We can’t say we’re surprised. Isa never could seem to get it together. Eater reports that they have indeed shuttered:
From day one, Isa was committed to being weird — it was gleefully out of step with the rest of the trendy restaurant pack in terms of design, cuisine, and branding. The menu looked like a 90s punk music zine. The homepage started out as a groovy doodle of a naked guy, but no information about the restaurant whatsoever. Isa hosted seance discos, yoga, and puppet workshops in its upstairs space. And downstairs, Mattos was serving forward-thinking cuisine with a variety of influences, available a la carte or as a three-course prix fixe. Eric Asimov, working as interim Times critic after Sam Sifton left and before Pete Wells took over, gave the restaurant one star. The critic noted: “In design and execution, Isa is very much an unusual expression, to be applauded for its successes, understood for its striving and forgiven for its lapses, which at least resemble no others.”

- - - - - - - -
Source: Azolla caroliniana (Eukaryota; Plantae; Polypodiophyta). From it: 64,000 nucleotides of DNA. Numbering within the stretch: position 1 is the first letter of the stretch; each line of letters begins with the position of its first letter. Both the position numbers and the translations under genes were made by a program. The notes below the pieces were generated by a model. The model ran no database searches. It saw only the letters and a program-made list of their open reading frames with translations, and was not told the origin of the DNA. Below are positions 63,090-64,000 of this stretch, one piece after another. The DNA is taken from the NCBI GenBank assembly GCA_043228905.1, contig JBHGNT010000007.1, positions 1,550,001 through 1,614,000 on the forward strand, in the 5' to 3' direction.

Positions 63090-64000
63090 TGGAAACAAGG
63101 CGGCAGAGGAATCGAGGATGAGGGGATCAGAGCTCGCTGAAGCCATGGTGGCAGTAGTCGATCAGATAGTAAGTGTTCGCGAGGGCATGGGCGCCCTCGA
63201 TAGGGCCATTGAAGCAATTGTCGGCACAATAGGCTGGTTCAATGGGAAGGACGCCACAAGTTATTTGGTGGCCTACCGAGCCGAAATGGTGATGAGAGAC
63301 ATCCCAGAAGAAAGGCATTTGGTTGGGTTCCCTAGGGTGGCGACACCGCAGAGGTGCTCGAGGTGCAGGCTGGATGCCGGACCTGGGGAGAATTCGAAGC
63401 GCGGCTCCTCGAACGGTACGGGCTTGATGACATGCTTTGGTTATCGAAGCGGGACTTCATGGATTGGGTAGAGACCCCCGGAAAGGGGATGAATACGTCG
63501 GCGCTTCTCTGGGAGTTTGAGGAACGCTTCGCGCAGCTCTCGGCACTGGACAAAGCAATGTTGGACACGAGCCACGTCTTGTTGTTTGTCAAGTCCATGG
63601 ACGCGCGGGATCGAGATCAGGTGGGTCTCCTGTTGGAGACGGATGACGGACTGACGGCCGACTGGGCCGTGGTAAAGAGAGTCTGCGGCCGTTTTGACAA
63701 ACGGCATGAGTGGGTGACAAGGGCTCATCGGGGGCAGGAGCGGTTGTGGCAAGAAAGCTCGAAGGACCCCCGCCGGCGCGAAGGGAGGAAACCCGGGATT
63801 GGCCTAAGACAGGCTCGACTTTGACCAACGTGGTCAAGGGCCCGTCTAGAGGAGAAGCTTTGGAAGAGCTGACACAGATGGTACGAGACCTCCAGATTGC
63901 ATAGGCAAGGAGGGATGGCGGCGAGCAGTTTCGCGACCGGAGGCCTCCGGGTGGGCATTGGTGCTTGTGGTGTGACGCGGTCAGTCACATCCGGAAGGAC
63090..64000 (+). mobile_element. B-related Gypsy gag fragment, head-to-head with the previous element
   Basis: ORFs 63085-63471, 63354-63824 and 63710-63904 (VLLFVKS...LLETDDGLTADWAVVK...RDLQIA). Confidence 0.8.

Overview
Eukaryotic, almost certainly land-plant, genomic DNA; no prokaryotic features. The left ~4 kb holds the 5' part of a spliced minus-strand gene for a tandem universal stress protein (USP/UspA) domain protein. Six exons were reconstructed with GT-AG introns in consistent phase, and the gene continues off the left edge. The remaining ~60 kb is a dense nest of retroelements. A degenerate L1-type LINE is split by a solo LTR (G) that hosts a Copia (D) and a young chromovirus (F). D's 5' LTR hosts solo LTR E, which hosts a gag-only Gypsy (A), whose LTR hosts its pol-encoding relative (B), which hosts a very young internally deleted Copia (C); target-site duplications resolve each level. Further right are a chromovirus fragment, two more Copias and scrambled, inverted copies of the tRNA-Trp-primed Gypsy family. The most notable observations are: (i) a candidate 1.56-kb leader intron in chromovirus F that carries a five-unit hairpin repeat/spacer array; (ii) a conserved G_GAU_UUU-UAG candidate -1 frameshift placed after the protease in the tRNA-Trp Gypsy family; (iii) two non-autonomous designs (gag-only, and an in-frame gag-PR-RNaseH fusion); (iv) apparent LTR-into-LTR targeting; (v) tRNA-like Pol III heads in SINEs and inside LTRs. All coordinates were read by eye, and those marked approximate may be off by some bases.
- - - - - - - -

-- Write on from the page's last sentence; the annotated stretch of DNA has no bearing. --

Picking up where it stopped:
Isa briefly closed after a major staff shake-up in June 2012. Mattos and his team were let go, and Somer brought in a new crew to cook another menu. The restaurateur told Eater: “I always imagined ISA to be a casual, friendly, wood-fired place with Mediterranean cuisine that would be enjoyed by the neighborhood, families and friends, a few times a week.” Although the new, more accessible menu had its fans, the critics didn’t return to check it out. Mattos went on to find major success at Estela and its spinoff Cafe Altro Paradiso, while two of his Isa teammates, Jose Ramirez-Ruiz and Pamela Yung, opened critical darling Semilla on Havemeyer Street.